Both Vietnam and the Philippines have historically had an uneasy relationship with China. Indeed, the two ASEAN members have not only criticized but also taken action against China’s belligerence in the waters. While Vietnam has strengthened its naval activities to curb China’s expansionist plans, the Philippines took the matter to the U.N., much to China’s embarrassment.
China’s latest display of its military might with a massive parade to mark the end of World War II, has further unnerved the neighbors.
The Philippines, a vocal critic of China’s efforts to create a fait accompli situation in the South China Sea in its favor by seizing islets and turning isolated outcroppings into artificial islands to accommodate its military facilities, scoffed at the Chinese leadership’s recent pronouncement professing its commitment to peace, and said the latter’s display of offensive weaponry during its Sept. 3 parade belied such peaceful intentions.
Besides China, Vietnam, and the Philippines, other players claiming the islands are Brunei, Republic of China (Taiwan), and Malaysia. The main disputes center around the Spratly and Paracel islands, as also the maritime boundaries in the Gulf of Tonkin and further near the Indonesian Natuna Islands. Besides China’s claims to the islands and their huge crude oil and natural gas reserves, the neighbors also fear that China’s control of the world’s busiest shipping lanes could endanger their trade traffic; shipping traffic here is three times the volume of the Suez Canal. The Strait of Malacca is a crucial choke point for India’s sea trade.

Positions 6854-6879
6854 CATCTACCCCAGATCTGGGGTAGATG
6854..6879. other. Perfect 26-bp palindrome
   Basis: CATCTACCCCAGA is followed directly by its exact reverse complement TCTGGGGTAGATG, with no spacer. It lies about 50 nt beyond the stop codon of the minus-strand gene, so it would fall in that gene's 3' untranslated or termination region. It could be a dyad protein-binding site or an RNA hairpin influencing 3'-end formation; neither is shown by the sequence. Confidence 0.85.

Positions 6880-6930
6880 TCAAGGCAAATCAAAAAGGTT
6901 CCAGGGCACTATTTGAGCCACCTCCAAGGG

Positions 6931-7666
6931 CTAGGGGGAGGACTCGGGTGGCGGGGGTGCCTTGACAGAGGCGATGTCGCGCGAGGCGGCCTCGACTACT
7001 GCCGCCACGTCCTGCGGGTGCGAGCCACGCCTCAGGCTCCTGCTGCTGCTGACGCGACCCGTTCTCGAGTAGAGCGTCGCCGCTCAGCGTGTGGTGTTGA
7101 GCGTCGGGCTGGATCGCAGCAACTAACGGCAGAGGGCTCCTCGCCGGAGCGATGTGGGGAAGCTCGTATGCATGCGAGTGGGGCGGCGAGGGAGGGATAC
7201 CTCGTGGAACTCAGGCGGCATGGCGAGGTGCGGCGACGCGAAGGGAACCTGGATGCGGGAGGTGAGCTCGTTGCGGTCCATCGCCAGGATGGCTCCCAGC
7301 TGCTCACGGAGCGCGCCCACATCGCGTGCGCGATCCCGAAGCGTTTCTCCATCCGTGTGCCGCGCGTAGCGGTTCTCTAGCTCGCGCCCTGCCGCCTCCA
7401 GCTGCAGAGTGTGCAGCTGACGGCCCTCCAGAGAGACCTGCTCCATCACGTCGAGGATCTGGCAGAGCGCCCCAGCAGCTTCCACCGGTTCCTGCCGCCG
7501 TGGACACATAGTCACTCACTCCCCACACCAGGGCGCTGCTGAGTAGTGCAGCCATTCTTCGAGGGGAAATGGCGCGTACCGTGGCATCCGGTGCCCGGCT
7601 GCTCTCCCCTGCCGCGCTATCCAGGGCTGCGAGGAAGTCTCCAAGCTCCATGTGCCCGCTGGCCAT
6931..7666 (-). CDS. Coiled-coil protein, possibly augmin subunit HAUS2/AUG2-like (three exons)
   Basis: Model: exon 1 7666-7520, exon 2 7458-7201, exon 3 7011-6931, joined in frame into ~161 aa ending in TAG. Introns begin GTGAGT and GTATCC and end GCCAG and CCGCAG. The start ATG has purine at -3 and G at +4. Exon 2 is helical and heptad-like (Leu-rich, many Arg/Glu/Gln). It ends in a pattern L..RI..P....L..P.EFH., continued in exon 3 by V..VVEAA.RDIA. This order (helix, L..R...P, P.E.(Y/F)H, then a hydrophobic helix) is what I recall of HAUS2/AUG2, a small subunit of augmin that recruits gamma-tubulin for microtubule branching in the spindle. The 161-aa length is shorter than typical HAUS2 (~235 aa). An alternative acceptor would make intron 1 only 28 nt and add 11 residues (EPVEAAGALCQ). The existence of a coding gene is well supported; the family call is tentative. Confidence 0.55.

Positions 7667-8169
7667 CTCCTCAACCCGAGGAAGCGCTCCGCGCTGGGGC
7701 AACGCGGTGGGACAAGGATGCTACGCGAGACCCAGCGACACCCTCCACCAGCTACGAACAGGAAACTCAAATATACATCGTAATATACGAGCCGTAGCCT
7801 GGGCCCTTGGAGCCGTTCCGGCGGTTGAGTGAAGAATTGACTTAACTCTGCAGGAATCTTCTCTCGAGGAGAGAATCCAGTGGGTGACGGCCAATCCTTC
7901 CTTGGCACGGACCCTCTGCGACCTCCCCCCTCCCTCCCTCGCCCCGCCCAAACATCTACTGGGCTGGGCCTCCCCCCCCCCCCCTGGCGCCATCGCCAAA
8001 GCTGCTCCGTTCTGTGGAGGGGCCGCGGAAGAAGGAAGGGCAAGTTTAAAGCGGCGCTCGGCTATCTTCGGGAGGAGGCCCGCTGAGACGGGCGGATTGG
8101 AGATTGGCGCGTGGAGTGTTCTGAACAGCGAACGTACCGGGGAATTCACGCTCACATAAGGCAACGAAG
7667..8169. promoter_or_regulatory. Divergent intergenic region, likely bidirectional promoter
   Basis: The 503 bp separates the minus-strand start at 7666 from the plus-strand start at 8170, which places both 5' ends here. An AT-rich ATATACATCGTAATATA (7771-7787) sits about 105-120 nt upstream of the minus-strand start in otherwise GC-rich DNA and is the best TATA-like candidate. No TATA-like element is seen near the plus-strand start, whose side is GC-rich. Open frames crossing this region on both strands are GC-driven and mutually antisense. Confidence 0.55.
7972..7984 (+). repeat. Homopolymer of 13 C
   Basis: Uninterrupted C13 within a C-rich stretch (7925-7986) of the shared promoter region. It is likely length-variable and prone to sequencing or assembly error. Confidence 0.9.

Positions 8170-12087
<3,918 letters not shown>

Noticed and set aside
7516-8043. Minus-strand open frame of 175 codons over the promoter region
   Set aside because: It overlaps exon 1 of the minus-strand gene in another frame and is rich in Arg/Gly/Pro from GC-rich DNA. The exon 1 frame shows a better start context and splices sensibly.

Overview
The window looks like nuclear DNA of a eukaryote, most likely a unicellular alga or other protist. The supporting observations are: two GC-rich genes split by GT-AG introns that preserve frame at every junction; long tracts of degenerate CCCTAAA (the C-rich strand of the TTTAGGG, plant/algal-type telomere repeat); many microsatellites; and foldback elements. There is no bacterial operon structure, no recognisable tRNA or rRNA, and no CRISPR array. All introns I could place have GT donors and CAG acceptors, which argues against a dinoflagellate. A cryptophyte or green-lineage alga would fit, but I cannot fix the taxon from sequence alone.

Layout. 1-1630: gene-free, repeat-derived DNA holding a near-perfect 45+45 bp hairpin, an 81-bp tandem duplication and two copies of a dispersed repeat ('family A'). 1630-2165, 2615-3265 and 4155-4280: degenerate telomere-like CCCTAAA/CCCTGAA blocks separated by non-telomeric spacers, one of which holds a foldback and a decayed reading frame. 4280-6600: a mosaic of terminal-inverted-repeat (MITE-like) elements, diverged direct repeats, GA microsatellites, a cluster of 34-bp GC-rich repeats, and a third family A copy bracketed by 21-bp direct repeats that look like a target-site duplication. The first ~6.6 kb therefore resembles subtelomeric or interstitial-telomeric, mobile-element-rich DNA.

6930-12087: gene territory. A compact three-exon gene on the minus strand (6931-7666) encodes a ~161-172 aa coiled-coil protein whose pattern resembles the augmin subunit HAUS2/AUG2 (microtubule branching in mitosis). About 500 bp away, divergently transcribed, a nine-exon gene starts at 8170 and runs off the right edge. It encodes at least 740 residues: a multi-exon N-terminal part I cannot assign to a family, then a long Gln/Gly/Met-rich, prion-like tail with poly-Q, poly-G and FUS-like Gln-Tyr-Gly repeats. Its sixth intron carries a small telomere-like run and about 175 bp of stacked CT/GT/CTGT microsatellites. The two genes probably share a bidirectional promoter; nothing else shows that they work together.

The abundant fishing opportunities within the region are another reason for claiming the islands. China believes that the combined value of fishing and oil resources in the sea could be as much as a trillion dollars.
India, whose state-owned oil company ONGC Videsh (OVL) is already collaborating with Vietnam in parts of the South China Sea, has repeated its position that it stands for freedom of navigation on high seas, with Indian politicians urging all countries in the region to adhere to the international conventions on the law of the sea in this issue.
Terms such as the United Nations Convention on the Law of the Sea (UNCLOS) and “freedom of navigation” have crept into India’s South China Sea vocabulary. During Prime Minister Narendra Modi’s visit to Washington in 2014 and President Barack Obama’s visit to New Delhi in January 2015, these terms were included in the joint declarations issued after these visits.
If in the past India refrained from assuming any significant role in international affairs and took shelter behind the non-alignment shield, it seems to be breaking out of this shell. With its growing economic muscle, India will also be encouraged by others to play a more assertive role in the international arena, though it is unlikely to get involved in third-party armed conflict. While the idea of becoming a world policeman—or a proxy of another world policeman—is alien to India’s political culture, it will not be disinclined to playing a greater regional role. Washington will prod India to maintain a larger naval presence in the South China Sea with overt support from some ASEAN claimant members.
Manik Mehta is a New York/New Jersey-based journalist who has been covering global economics, business, and social-cultural issues for more than 20 years.
Views expressed in this article are the opinions of the author and do not necessarily reflect the views of The Epoch Times.